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  1. Abstract

    Terrestrial planets are easier to detect around M dwarfs than other types of stars, making them promising for next-generation atmospheric characterization studies. The Transiting Exoplanet Survey Satellite (TESS) mission has greatly increased the number of known M-dwarf planets that we can use to perform population studies, allowing us to explore how the rocky planet occurrence rate varies with host radius, following in the footsteps of past work with Kepler data. In this paper, we use simulations to assess TESS’s yield of small (0.5R<Rp< 2R) planet candidates around nearby (d< 30 pc) M dwarfs. We highlight the underappreciated fact that, while TESS was indeed expected to find a large number of planets around M dwarfs overall, it was not expected to have a high planetary yield for the latest M dwarfs. Furthermore, we find that TESS has detected fewer planets around stars withR< 0.3Rthan even was expected (11 observed versus 24 ± 5 expected). We find evidence that the photometric noise of stars in the TESS bandpass increases with decreasing radius for M dwarfs. However, this trend cannot explain the observed distribution of planets. Our main conclusions are (1) the planet occurrence rate likely does not increase, and may decreasemore »for the latest M dwarfs; and (2) there are at least 17, and potentially three times that number, transiting planets around nearby late-M dwarfs that still will not be detected by the end of TESS’s fourth year.

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    Transmission spectra of exoplanets orbiting active stars suffer from wavelength-dependent effects due to stellar photospheric heterogeneity. WASP-19b, an ultra-hot Jupiter (Teq ∼ 2100 K), is one such strongly irradiated gas-giant orbiting an active solar-type star. We present optical (520–900 nm) transmission spectra of WASP-19b obtained across eight epochs, using the Gemini Multi-Object Spectrograph (GMOS) on the Gemini-South telescope. We apply our recently developed Gaussian Processes regression based method to model the transit light-curve systematics and extract the transmission spectrum at each epoch. We find that WASP-19b’s transmission spectrum is affected by stellar variability at individual epochs. We report an observed anticorrelation between the relative slopes and offsets of the spectra across all epochs. This anticorrelation is consistent with the predictions from the forward transmission models, which account for the effect of unocculted stellar spots and faculae measured previously for WASP-19. We introduce a new method to correct for this stellar variability effect at each epoch by using the observed correlation between the transmission spectral slopes and offsets. We compare our stellar variability corrected GMOS transmission spectrum with previous contradicting MOS measurements for WASP-19b and attempt to reconcile them. We also measure the amplitude and timescale of broad-band stellar variability of WASP-19 frommore »TESS photometry, which we find to be consistent with the effect observed in GMOS spectroscopy and ground-based broad-band photometric long-term monitoring. Our results ultimately caution against combining multiepoch optical transmission spectra of exoplanets orbiting active stars before correcting each epoch for stellar variability.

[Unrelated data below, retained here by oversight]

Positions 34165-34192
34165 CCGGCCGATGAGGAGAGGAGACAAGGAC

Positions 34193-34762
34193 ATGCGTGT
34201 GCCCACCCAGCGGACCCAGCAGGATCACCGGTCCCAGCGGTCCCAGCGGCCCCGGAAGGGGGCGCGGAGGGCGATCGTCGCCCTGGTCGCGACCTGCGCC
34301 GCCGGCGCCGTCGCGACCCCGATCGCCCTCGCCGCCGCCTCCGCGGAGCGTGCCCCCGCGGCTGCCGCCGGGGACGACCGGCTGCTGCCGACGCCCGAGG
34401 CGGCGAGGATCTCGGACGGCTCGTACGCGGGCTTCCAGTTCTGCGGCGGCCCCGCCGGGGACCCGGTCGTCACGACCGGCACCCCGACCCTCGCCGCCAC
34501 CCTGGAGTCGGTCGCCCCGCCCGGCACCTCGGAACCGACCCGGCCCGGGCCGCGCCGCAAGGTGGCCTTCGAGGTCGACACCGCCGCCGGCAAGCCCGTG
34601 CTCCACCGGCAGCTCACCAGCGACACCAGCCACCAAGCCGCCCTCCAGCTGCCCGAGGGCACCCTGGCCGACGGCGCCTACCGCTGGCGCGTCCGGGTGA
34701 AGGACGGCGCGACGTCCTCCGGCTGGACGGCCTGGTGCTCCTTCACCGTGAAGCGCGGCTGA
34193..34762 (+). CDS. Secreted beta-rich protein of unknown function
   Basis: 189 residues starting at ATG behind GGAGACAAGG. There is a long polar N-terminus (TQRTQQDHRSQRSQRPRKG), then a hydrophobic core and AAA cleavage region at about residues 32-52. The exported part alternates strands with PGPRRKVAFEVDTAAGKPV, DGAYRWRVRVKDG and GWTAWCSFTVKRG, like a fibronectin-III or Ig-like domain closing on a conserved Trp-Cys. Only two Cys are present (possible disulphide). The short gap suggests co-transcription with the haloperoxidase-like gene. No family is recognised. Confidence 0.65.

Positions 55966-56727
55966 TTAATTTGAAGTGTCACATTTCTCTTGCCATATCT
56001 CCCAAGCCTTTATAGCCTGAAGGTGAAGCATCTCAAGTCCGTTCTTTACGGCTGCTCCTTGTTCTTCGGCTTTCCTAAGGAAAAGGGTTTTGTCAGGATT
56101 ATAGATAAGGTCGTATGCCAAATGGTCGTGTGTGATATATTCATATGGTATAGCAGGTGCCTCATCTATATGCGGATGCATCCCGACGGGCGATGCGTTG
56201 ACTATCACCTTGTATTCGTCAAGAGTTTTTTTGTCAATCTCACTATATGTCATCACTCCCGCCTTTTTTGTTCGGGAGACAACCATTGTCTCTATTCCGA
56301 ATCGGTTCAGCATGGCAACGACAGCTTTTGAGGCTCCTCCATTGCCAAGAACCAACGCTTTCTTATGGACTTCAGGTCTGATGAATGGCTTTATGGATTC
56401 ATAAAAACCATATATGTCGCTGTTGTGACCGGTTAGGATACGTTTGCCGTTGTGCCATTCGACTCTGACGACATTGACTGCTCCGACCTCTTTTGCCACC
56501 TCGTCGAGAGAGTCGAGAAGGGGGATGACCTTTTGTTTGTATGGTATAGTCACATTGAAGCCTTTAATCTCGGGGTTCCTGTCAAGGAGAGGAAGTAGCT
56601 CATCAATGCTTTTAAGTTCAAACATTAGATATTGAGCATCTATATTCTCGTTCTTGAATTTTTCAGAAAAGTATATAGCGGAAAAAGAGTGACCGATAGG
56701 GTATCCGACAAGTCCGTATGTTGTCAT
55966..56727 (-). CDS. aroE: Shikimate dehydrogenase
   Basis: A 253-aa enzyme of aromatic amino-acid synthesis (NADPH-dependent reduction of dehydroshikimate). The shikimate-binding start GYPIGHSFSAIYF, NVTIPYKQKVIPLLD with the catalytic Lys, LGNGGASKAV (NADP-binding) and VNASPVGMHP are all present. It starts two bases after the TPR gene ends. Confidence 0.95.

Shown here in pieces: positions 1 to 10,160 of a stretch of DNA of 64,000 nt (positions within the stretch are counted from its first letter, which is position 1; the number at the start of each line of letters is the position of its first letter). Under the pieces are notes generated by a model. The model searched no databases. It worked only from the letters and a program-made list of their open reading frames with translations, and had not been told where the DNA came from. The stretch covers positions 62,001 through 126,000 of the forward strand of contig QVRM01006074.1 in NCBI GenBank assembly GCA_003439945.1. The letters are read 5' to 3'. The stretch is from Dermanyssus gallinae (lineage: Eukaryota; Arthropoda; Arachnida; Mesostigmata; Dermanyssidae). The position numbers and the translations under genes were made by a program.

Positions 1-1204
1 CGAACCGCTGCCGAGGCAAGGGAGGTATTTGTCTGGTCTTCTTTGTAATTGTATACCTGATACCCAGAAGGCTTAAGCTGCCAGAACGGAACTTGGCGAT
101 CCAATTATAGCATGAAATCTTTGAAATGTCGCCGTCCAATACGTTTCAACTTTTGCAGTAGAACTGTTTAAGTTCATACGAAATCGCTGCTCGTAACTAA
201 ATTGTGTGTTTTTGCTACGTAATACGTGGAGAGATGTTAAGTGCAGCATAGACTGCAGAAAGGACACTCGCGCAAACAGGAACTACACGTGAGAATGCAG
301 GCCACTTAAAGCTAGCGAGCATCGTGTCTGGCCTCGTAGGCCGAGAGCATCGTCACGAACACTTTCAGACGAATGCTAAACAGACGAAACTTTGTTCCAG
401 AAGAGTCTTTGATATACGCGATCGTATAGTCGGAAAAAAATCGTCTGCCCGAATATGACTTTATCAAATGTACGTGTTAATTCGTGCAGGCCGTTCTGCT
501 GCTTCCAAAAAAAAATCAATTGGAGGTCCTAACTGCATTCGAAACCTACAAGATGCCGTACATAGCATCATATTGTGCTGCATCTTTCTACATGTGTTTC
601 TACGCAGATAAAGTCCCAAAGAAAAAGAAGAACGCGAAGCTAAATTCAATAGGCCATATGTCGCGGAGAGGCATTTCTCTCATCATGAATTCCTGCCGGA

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    Traditionally, ground-based spectrophotometric observations probing transiting exoplanet atmospheres have employed a linear map between comparison and target star light curves (e.g. via differential spectrophotometry) to correct for systematics contaminating the transit signal. As an alternative to this conventional method, we introduce a new Gaussian Processes (GP) regression-based method to analyse ground-based spectrophotometric data. Our new method allows for a generalized non-linear mapping between the target transit light curves and the time-series used to detrend them. This represents an improvement compared to previous studies because the target and comparison star fluxes are affected by different telluric and instrumental systematics, which are complex and non-linear. We apply our method to six Gemini/GMOS transits of the warm (Teq  = 990 K) Neptune HAT-P-26b. We obtain on average ∼20  per cent better transit depth precision and residual scatter on the white light curve compared to the conventional method when using the comparison star light curve as a GP regressor and ∼20  per cent worse when explicitly not using the comparison star. Ultimately, with only a cost of 30 per cent precision on the transmission spectra, our method overcomes the necessity of using comparison stars in the instrument field of view, which has been one of the limiting factors formore »ground-based observations of the atmospheres of exoplanets transiting bright stars. We obtain a flat transmission spectrum for HAT-P-26b in the range of 490–900 nm that can be explained by the presence of a grey opacity cloud deck, and indications of transit timing variations, both of which are consistent with previous measurements.

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